I started the week with my favorite treat: Chocolate Chip Cookies. The original, homemade version from Toll House is the best I've found. And I've tried a LOT of cookies. ;) Dunk these babies in your morning coffee, and the day is off to a sweet start!
Favorite Chocolate Chip Cookies

I stumbled upon a book that is just perfect for bringing science into our morning meeting discussions. It answers scientific questions in a very kid-friendly, straightforward way and includes fun illustrations too!


What about you? Do you have any fun morning meeting routines?

The Homework Myth

As a teacher of many different age levels through the years, I've always struggled with homework. Not just giving it, but also grading it, keeping track of it, differentiating, and assigning relevant work to do after school hours. After reading Alfie Kohn's book The Homework Myth, I felt vindicated, relieved, and more than a little frustrated with the homework situation in most schools (and certainly in my own).

I've struggled for years with the homework dilemma. Most parents think it's a necessary "tool" to ensure their child is keeping up with a certain workload, or even helping that child get ahead. From kindergarten through grade 5, I have heard many arguments for homework, but not one of them has changed my mind into believing it's healthy and important for our children to do school work outside of the classroom at such a young age. I don't blame parents for not being familiar with the research, but it's a delicate subject that deserves attention and more than just anecdotal justification.

Since we all know the arguments for homework, I will list three arguments against it. (These are relevant for elementary-age students.) You can read more about the following arguments in Alfie Kohn's book.

1. Homework provides "practice" that is either too easy or too difficult. If it's easy enough for students to breeze through, why do they need to practice that skill? They already know it. If it's too difficult, why are they being asked to do it outside the classroom, where they are more likely to struggle on their own or to begin practicing incorrectly? Not to mention the feeling of dread that ensues from the school work being too difficult.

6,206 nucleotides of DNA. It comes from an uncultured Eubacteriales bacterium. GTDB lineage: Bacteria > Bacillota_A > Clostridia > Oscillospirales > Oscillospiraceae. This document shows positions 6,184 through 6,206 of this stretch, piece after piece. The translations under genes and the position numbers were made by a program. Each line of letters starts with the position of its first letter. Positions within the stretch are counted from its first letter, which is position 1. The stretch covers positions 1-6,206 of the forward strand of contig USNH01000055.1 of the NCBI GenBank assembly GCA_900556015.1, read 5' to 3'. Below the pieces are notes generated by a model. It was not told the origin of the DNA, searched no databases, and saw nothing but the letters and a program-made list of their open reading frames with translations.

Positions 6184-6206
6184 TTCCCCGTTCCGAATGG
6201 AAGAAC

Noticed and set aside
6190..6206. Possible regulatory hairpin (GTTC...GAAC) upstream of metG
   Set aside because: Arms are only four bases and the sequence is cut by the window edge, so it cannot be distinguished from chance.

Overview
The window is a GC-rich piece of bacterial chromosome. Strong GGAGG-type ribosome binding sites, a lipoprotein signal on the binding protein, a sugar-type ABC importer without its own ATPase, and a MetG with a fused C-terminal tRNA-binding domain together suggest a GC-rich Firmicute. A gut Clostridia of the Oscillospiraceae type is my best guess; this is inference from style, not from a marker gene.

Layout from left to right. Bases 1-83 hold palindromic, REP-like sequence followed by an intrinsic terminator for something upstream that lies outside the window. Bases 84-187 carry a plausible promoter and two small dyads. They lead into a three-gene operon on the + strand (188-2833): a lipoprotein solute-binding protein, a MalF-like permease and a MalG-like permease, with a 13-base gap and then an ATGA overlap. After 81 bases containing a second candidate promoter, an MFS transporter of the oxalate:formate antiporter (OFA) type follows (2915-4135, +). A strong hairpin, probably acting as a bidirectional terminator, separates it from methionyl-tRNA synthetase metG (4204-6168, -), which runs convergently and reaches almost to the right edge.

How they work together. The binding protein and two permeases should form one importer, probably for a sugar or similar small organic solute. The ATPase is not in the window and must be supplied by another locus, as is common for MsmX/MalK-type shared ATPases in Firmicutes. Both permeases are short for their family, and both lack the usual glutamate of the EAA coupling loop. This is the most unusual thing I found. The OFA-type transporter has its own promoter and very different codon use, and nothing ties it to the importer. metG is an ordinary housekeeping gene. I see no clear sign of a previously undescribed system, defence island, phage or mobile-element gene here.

2. Homework doesn't foster independence or responsibility. It fosters obedience, maybe, but not responsibility. Responsibility means students have a choice... in what they're doing, when, and how. Let's face it, most homework assignments don't offer any of these options. Not to mention, if homework truly helped students develop independence, we would see fewer incomplete, forgotten, misplaced, or mangled homework as the year progressed... right?

3. Students spend the entire day at school, for the most part doing as they're told and following the instructions of someone else. When they leave the building, they should be doing the things they choose. After all, why am I so presumptuous as a teacher to tell anyone what they should be doing outside of school with their family and friends? We all need down time.

Having said these things, I do acknowledge that some practice outside of school can be beneficial... and even necessary. For example, reading outside the classroom has a positive impact on fluency, accuracy, expression, and comprehension. Although I encourage a love of reading throughout the school day, I also provide books for students to take home and read. Reading is similar to playing the piano or practicing a sport--the more often you do it, the better you get.

I know homework is a very controversial topic, and we're constantly striving to meet the needs of all of our students. I'm only suggesting that we take a close look at our practices and have discussions about the types of homework we assign (if we must). I would love to hear your thoughts!